Linda Benedict, Parish, Richard L. | 10/4/2005 9:36:15 PM
Homeowners have two types of fertilizer spreaders available for use on their lawns: rotary spreaders and drop spreaders.
And an LSU AgCenter engineer says they use entirely different principles to distribute granular materials.
Dr. Richard Parish of the LSU AgCenter’s Hammond Research Station says drop spreaders have a row of holes – or metering ports – across the full width of the bottom of the hopper with a shut-off-bar to open and close the ports to control the delivery rate. Rotary spreaders have one or more metering ports that drop the fertilizer granules onto a rotating impeller that slings the material in a pattern wider than the spreader.
Parish says a good drop spreader will put down a uniform rate of granules across the width of the hopper. A rotary spreader pattern from a single pass, on the other hand is not uniform – the pattern will be heavier in the center and taper toward the edges.
When operating a spreader, you make multiple parallel passes across your lawn. "With a good drop spreader, the pattern will be uniform if you space the patterns exactly with no skip or overlap," Parish says. "Normally, you do this by running the tire just inside the tire track from the previous pass."
The engineer points out that with a drop spreader, an error of only an inch or two will result in a stripe with either a double fertilizer rate or no fertilizer at all.
Because individual patterns taper off with a rotary spreader, you must overlap the patterns somewhat. But because of the feathering at the edges, rotary spreader patterns are more forgiving of small errors in swath width.
Nevertheless, Parish says, even properly overlapped rotary spreader patterns are seldom as uniform as good drop spreader patterns.
"Drop spreaders have a narrow, fixed swath width," Parish says. "The swath width is the width of the hopper no matter what you’re spreading."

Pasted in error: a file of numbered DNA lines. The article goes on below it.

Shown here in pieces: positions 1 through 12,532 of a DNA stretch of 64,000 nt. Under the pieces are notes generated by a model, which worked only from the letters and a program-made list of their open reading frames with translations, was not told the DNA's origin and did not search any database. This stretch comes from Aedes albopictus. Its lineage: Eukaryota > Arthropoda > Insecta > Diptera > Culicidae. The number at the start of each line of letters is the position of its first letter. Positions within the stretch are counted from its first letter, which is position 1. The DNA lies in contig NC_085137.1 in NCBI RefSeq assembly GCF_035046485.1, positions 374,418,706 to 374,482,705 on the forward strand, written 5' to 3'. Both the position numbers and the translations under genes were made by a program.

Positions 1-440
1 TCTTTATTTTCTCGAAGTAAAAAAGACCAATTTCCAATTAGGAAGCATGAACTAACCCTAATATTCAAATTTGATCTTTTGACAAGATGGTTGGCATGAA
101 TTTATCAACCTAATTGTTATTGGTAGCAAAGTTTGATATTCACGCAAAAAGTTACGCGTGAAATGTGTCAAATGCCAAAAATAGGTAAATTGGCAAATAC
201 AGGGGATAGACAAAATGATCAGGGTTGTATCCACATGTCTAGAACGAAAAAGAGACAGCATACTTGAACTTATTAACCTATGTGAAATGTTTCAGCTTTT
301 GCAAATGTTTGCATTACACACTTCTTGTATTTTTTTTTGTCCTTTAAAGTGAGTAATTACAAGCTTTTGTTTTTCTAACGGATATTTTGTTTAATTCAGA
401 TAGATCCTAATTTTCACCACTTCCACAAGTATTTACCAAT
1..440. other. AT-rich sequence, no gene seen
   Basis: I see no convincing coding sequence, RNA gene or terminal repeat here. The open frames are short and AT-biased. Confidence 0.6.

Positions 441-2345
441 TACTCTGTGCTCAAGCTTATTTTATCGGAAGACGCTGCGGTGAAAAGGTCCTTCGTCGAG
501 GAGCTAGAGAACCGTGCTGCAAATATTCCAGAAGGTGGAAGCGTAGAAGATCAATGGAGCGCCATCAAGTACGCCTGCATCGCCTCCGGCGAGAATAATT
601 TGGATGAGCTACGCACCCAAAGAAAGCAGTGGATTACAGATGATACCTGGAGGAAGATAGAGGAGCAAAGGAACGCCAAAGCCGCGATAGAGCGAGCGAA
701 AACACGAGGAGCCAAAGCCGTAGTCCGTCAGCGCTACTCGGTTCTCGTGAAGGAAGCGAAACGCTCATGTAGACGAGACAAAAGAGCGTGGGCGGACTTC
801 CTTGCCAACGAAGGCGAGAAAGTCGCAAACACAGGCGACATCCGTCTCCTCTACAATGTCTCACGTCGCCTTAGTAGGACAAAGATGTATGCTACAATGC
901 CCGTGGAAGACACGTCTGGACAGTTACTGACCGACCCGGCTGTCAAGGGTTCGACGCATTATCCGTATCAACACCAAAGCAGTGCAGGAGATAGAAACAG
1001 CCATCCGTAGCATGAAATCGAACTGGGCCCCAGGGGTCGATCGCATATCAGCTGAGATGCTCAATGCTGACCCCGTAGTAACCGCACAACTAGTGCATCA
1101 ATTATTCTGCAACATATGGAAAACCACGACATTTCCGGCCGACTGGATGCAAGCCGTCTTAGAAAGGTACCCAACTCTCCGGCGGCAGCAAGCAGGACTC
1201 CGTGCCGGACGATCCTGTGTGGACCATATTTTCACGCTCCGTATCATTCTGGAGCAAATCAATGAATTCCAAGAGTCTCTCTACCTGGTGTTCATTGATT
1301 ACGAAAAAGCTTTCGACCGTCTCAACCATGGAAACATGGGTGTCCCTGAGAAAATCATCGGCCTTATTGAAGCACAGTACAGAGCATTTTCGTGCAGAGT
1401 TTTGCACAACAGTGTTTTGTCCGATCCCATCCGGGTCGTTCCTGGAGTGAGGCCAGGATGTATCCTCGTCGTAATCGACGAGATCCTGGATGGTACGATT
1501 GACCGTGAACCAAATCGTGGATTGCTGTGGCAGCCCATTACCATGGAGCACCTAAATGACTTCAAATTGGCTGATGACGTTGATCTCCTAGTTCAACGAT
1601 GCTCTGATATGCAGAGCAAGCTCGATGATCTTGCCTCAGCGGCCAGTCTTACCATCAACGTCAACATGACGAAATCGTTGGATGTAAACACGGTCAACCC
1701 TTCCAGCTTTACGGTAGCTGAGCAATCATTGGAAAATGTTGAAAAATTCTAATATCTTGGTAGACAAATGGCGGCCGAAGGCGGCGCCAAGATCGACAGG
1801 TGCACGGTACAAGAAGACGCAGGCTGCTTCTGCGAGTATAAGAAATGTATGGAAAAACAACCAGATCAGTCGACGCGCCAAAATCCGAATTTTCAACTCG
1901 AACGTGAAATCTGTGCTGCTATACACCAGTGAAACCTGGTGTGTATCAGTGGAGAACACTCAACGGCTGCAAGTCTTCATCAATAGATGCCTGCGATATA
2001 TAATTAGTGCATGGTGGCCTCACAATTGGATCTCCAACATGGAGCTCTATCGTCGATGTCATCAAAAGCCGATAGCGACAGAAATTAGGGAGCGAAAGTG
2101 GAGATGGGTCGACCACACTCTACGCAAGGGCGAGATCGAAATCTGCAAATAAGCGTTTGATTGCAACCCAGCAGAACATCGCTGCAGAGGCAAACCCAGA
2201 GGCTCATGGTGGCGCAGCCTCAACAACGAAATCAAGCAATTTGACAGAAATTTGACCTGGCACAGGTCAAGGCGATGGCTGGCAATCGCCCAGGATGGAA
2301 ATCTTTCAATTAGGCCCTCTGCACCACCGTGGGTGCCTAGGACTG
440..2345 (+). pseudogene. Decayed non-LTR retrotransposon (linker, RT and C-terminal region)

But swath width for rotary spreaders varies with the type of material being spread. Not only is the pattern normally wider for larger or heavier granules, but some products will produce such poor patterns that a double overlap or half swath width is required.
Parish says the effective swath width for a homeowner-style rotary spreader can vary from as little as 1½ to 2 feet up to 10 to 12 feet.
"You have to know what width is correct for each product," he warns.
Parish says drop spreaders provide an abrupt cutoff at the edge of the pattern, so you can apply products right up to the edges of beds, sidewalks or driveways without placing any granules outside of the grass area. Since rotary spreaders throw the granules, however, you have two choices when working near the grass edge. You can get a full rate right up to the edge and throw fertilizer off of the lawn, or you can keep the spreader well away from the edge and end up with a light rate on the adjacent lawn.
Parish says one model of homeowner rotary allows the right side of the pattern to be closed off for applying along non-target areas.
The engineer says homeowners can apply granular pesticides with any spreader, but the risks of pesticide error are greater with rotary spreaders.
"Throwing the granules beyond the spreader rather than just dropping them a few inches increases the risk of pesticide drift onto non-target areas," Parish says. "Also, the typically less uniform patterns from rotary spreaders increase the risk of over- or under-application. These problems are most serious with herbicides."
In the end, Parish says drop spreaders are better suited to small lawns where you want very uniform patterns or have many obstacles to trim around while rotary spreaders are generally better for larger, open areas.
For information on related engineering, landscape and gardening topics, visit the LSU AgCenter Web site at www.lsuagcenter.lsu.edu.